- You don't have to shed your shorts to take the hike to the Pointe d'Arcay, but you do walk along this Naturist beachThere is a particularly interesting walk (6 km each way) to the Pointe d'Arcay because the final part can be accomplished for a limited time each day – from 2 ½ hours before to 2 ½ hours after low tide. This is because the rising tide will cover some of the path. For the most part you just follow the beach - including the Naturist Beach - but by the time you get to the 4km mark the beach begins to narrow, and that is where one could get stuck at high tide. We made it only to that part when we saw the tide rising but it was quite enjoyable to take this hike even to there. What is fascinating as well is that, unlike what seems to be the case in most other waterfront areas, the dry land here seems to be increasing in size rather than decreasing, so it is likely that at some point this path will increase in length. In any event, to get back to the Plage Naturiste - the Naturists are used to hikers taking this walk - it is featured by the local tourist office - and they are quite discreet in any case. For the most part they sunbathe behind umbrellas or screens just over the top of the first dune above the beach, but remember that this is a beach where they have the right to be Naturists, so do not be surprised if you encounter them.
To take this hike, park (if you have a vehicle) at the Parking Les Amourettes, and follow the signs to the Sentier. It is a bit confusing because you initially find yourself in a housing area, but if you wind around a bit to the right, you will see a small path that leads to the beach. (Take a look at the attached photos). And do better than we did - make it all the way to the end!Written July 30, 2019This review is the subjective opinion of a Tripadvisor member and not of Tripadvisor LLC. Tripadvisor performs checks on reviews.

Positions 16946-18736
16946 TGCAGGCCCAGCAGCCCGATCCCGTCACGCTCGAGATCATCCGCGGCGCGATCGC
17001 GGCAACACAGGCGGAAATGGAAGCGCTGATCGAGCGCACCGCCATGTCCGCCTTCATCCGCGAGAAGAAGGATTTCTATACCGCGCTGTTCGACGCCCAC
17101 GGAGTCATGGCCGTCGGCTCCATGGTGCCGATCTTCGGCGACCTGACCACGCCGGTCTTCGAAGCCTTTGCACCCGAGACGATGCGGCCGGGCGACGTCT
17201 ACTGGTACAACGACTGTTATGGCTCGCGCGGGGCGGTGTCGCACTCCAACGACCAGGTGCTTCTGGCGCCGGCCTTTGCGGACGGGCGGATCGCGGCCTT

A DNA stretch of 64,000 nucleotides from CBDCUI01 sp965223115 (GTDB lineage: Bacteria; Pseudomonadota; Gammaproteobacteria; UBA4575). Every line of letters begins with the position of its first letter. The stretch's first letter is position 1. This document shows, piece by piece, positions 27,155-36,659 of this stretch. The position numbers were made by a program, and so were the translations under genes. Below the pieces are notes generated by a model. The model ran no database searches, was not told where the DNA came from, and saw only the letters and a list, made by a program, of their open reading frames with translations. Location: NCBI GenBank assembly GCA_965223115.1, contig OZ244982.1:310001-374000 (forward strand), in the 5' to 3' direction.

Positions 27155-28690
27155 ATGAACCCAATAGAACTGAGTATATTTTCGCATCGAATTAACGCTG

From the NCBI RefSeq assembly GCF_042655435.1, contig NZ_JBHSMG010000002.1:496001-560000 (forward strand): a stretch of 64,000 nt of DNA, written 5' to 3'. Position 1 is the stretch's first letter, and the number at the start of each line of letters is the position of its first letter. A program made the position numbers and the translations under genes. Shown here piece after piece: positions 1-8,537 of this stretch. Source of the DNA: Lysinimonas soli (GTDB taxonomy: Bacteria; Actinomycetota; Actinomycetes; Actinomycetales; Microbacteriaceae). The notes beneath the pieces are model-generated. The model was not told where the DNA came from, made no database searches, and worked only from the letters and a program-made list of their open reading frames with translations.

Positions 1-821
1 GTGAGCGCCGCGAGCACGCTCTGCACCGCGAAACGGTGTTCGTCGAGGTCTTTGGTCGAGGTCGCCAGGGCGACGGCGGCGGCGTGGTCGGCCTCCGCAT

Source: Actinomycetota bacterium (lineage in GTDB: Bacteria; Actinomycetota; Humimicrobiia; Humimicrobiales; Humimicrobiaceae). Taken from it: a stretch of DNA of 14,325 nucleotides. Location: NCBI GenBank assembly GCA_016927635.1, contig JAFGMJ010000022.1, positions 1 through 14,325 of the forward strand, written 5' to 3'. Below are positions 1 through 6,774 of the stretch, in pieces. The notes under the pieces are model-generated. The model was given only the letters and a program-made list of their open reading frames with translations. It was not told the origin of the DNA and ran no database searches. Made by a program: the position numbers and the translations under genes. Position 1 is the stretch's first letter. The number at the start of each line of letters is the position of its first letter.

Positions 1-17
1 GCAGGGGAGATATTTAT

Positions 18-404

- This is the first time that we have tried this trail "officially" - it appears to have linked up various paths and trails that we have used in the past. Now it goes a full 13 kms in a loop around the peninsula. We started it from the forest (on the ocean side), walked to the old oyster growing area, then back towards the town on the bayside. On a different occasion we started at the center of town and headed along the oceanfront for a couple of kms before it turned to go back towards the bay. The only "danger" is that it is open to bikes as well, but there are signs that pedestrians have priority.... well, in most cases there are separate paths. An interesting aspect of the trail - you see several WW II era artillery positions that have not been removed - in one case it has been turned into an orientation post for tourists! And beautiful sunsets, particularly on the part that parallels the Réserve naturelle nationale de la casse de la Belle-Henriette.Written July 31, 2021This review is the subjective opinion of a Tripadvisor member and not of Tripadvisor LLC. Tripadvisor performs checks on reviews.
Frequently Asked Questions about La Faute sur Mer
- The top attractions to visit in La Faute sur Mer are:
- Plage Naturiste de la Pointe d'Arçay
- Rade d'Amour
- Plage des Belugas
- Office de Tourisme Sud Vendee Littoral Tourisme - La Faute-sur-Mer
- The best outdoor activities in La Faute sur Mer according to Tripadvisor travelers are: See all outdoor activities in La Faute sur Mer on Tripadvisor
- The most popular things to do in La Faute sur Mer with kids according to Tripadvisor travelers are: See all kid friendly things to do in La Faute sur Mer on Tripadvisor
La Faute sur Mer Attractions Information
|Local Time||Wednesday 8:38 PM|